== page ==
Kite photography is getting its due. Paleontologists used the hobby-esque technique (attaching digital cameras to kites) to study a span of fossilized footprints across 12 acres of the Arabian Desert. Individual footprints (average 15 inches wide) were too small to see via satellite. With thousands of images captured by kite, a detailed mosaic was made and confirmed their hunch: it’s a trail of a seven-million-year-old herd of elephants!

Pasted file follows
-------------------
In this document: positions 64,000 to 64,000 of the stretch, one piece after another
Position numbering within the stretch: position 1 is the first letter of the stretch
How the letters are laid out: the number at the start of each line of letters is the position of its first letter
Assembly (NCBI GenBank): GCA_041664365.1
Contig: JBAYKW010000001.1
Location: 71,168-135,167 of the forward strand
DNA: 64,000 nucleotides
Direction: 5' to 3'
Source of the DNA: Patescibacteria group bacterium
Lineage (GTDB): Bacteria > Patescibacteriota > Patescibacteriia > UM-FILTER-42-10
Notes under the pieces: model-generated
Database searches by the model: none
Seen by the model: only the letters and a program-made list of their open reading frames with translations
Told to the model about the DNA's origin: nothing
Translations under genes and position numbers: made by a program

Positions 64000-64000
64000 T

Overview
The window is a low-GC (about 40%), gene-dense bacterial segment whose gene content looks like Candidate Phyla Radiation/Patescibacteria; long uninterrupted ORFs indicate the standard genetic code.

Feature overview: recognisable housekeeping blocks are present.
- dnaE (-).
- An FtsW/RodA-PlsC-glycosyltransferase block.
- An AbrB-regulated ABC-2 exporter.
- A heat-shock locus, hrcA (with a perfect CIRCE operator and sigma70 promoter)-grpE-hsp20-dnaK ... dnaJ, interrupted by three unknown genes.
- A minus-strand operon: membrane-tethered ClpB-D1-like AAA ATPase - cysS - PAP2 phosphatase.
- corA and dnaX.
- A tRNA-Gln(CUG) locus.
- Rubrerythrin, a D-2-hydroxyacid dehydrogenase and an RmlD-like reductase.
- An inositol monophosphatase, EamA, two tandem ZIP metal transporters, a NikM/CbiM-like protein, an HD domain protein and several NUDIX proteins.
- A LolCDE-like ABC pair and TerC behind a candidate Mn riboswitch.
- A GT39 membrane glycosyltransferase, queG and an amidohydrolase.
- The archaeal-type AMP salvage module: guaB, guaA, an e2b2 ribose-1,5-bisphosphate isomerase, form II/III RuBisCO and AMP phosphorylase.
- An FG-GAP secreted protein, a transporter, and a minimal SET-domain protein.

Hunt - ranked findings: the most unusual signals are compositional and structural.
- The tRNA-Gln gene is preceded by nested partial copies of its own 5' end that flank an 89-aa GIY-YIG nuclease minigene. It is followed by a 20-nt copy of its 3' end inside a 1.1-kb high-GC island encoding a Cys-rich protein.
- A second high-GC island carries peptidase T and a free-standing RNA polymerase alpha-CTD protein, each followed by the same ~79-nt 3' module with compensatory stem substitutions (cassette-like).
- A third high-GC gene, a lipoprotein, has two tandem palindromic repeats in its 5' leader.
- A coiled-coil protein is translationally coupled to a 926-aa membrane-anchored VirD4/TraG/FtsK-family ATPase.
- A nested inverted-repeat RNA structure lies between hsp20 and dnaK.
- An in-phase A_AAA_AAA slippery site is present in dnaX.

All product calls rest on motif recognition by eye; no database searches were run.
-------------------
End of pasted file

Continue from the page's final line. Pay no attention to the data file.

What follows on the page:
Perhaps the most famous kite aerial photograph was of San Francisco after the 1906 earthquake, taken by George Lawrence. It’s a 160-degree panorama from a kite taken 2000 feet in the air above the Bay that showed the entire city on a single 17x48 inch contact print. Lawrence sold each for $125 and made at least $15K (in 1906 dollars) from the one image. The camera weighed 49 pounds.
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